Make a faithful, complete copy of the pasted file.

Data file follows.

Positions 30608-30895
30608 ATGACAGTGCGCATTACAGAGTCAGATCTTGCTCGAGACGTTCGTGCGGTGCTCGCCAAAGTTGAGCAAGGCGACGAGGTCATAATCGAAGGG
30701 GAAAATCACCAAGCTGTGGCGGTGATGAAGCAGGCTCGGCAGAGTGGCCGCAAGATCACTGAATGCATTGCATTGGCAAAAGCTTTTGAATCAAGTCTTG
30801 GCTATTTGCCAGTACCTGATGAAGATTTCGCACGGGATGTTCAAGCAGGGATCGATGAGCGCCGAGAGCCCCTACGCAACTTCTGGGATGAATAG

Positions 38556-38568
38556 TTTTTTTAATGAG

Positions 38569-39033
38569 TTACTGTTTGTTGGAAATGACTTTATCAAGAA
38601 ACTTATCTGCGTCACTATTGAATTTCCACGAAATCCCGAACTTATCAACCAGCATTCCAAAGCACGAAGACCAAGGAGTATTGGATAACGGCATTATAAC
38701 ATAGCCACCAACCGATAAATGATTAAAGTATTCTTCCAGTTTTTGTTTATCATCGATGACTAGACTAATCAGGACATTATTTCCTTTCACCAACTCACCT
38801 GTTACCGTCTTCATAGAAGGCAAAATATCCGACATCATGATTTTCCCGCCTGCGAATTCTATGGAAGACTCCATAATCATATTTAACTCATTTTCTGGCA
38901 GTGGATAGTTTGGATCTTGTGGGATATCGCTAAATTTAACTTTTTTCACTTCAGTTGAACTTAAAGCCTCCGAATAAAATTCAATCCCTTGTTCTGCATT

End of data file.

Positions 30608-30895
30608 ATGACAGTGCGCATTACAGAGTCAGATCTTGCTCGAGACGTTCGTGCGGTGCTCGCCAAAGTTGAGCAAGGCGACGAGGTCATAATCGAAGGG
30701 GAAAATCACCAAGCTGTGGCGGTGATGAAGCAGGCTCGGCAGAGTGGCCGCAAGATCACTGAATGCATTGCATTGGCAAAAGCTTTTGAATCAAGTCTTG
30801 GCTATTTGCCAGTACCTGATGAAGATTTCGCACGGGATGTTCAAGCAGGGATCGATGAGCGCCGAGAGCCCCTACGCAACTTCTGGGATGAATAG

Positions 38556-38568
38556 TTTTTTTAATGAG

Positions 38569-39033
38569 TTACTGTTTGTTGGAAATGACTTTATCAAGAA
38601 ACTTATCTGCGTCACTATTGAATTTCCACGAAATCCCGAACTTATCAACCAGCATTCCAAAGCACGAAGACCAAGGAGTATTGGATAACGGCATTATAAC
38701 ATAGCCACCAACCGATAAATGATTAAAGTATTCTTCCAGTTTTTGTTTATCATCGATGACTAGACTAATCAGGACATTATTTCCTTTCACCAACTCACCT
38801 GTTACCGTCTTCATAGAAGGCAAAATATCCGACATCATGATTTTCCCGCCTGCGAATTCTATGGAAGACTCCATAATCATATTTAACTCATTTTCTGGCA
38901 GTGGATAGTTTGGATCTTGTGGGATATCGCTAAATTTAACTTTTTTCACTTCAGTTGAACTTAAAGCCTCCGAATAAAATTCAATCCCTTGTTCTGCATT